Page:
A recent answer presented the following ruling from Dragon Magazine 371, page 9 (emphasis added):

If you choose multiple heritage feats (or feats that similarly modify at-will powers), you choose which feat modifies the power for the purposes of resolving the attack with the power.

I don’t have the issue myself, but this ruling appears to be a broad ruling that lays down a fundamental rule for all games of D&D 4e. However, a search of the online compendium doesn’t turn up this same rule, and I haven’t found this rule reflected in either the Rules Compendium or the player’s handbooks I own.

This is startling for me, because I expect these rulings to be strictly the domain of published manuals, whilst it’s the role of Dragon Magazine to simply produce extra content. It’s even a little concerning, since Dragon Magazine has produced some of the game's most headscratch-inducing material, like feats, items and powers that are strangely worded, or which make poor (or incorrect) use of D&D 4e conventions such as the power block format. Their QA and editing processes seem to not be as rigorous as those applied to the manuals.

That all said: if a Dragon (or Dungeon) Magazine article lays down a general rule that can apply to all games of D&D 4e (including those not even using magazine content), and it’s never reflected in a published manual, is that an official rule we as players should respect as such and make efforts to play with?


2 Answers 2


If a rule is pronounced in a forest, does it still affect the game?

These rules are published by WotC, which makes them official. RAW, some apply to the whole game (I'm not aware of any other such occurrences, but they could exist). However, most people won't see them. This, coupled with the reasons not to trust the content of Dragon and Dungeon too much that you've listed, makes them optional for most groups. It is not different from choosing which Dragon content to allow in one's game.

Such decision is further supported by these rulings not being included in any errata, something 4e has never been shy about doing. Had they been considered a fundamental part of the system, they would have been there.

In this particular case, the rule is a vague general statement, very much unlike the usual formulaic language of 4e, addressing an edge case that would not arise in most games. If it does arise, and the rule is deemed useful, the group may well choose to follow it - if they can find it first!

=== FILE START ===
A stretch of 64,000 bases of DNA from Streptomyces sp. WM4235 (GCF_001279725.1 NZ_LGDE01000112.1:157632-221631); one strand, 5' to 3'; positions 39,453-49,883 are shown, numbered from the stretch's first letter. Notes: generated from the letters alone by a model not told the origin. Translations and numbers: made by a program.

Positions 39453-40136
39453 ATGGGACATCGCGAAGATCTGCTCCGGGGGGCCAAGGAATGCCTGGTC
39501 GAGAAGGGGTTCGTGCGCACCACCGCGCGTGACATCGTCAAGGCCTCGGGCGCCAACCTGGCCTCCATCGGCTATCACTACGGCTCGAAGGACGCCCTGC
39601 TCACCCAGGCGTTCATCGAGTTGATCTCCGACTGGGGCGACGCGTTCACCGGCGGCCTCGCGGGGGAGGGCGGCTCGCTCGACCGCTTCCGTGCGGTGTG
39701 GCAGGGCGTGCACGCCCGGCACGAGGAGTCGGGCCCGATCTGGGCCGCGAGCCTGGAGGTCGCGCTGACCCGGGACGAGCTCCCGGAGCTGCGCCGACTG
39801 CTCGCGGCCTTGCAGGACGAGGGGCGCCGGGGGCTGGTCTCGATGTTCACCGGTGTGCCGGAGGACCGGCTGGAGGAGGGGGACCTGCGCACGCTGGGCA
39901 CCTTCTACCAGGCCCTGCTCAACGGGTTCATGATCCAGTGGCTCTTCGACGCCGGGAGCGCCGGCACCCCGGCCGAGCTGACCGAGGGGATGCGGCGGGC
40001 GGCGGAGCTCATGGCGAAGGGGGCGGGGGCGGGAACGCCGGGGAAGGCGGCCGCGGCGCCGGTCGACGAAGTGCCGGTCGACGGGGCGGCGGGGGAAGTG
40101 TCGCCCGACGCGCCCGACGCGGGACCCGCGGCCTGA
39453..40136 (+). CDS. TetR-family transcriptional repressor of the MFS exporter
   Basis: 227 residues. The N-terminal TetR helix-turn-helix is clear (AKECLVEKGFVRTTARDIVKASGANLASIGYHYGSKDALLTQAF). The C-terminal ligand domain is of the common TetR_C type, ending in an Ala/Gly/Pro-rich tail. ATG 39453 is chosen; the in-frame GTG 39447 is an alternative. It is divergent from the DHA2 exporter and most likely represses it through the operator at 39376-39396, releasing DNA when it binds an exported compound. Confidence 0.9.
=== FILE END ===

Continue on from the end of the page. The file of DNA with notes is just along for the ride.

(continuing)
In conclusion, it is up to the group whether or not to internalize any such rulings.

On a personal note, this is the modular design Next is promising us in action - freedom to ignore rules at our convenience.


There are several arguments against Dragon articles, I'll try to address the most well-known ones:

  1. Bad quality
  2. No errata
  3. Bad availability

Bad Quality

WotC is famous for the inconsistent writing, and the apparent lack of proofreading. When the PHB first came out the Swordmaster paragon path was able to use 4 at-wills for chargin, 2 of those did not even exist. A Fighter was able to punish any marked enemy, not just the ones marked by him. An Eladrin Swordmage could attack every enemy adjacent to him after a Fey Step with the Eladrin Swordmage Advance feat.
What I am trying to say is that Dragon article quality might be bad, but it is not much worse than average, if worse at all. We are talking about shades of grey here.

No Errata

Some Dragons were actually errata-ed, just not in the regular way. Even one of the feats (Deft Hurler) referenced in the question the opening post talks about was updated in the Dragon Magazine Annual 2009.

Bad Availability

If you do not check the errata and new products regularly, how will you know that themes even exist, or that you can attack only once as a free action now? If you only own a PHB but you purchased an Insider subscription, you could expect to know about the rules changes. The PHB states that you need a Holy Symbol for cleric powers, and you can not use Sorcerer Powers with a rod, and if you search the compendium for implement rules you will still find this (2014.02.16):

The implement keyword identifies a power that can be used through an implement, and the implement must be a type wielded by the power’s class.

So the news that now you can use any implement power with any implement cannot reach you. This does not make it any less true(Rule Compendium 113):

If an adventurer does have proficiency with an implement, he or she can use it with any of his or her implement powers.

"Ignorantia juris non excusat" (Ignorance of the law excuses no one). In other words if a rule is pronounced in a forest, it does still affect the game.


Dragon is published by WotC, which makes these rules official.
There are some obviously bad rules, feats, powers and other stuff in every product, but until WotC says otherwise they are the rules.

Of course you can disregard any of them freely, just like you can ban axes or Psionic classes, as long as you know you are houseruling.

  • \$\begingroup\$ Not sure if this answer is the best way to voice your frustration (but it's not my downvote). \$\endgroup\$
    – Mala
    Feb 17, 2014 at 19:00
  • 1
    \$\begingroup\$ It is not about frustration. What makes any product official? \$\endgroup\$
    – András
    Jul 24, 2014 at 11:29

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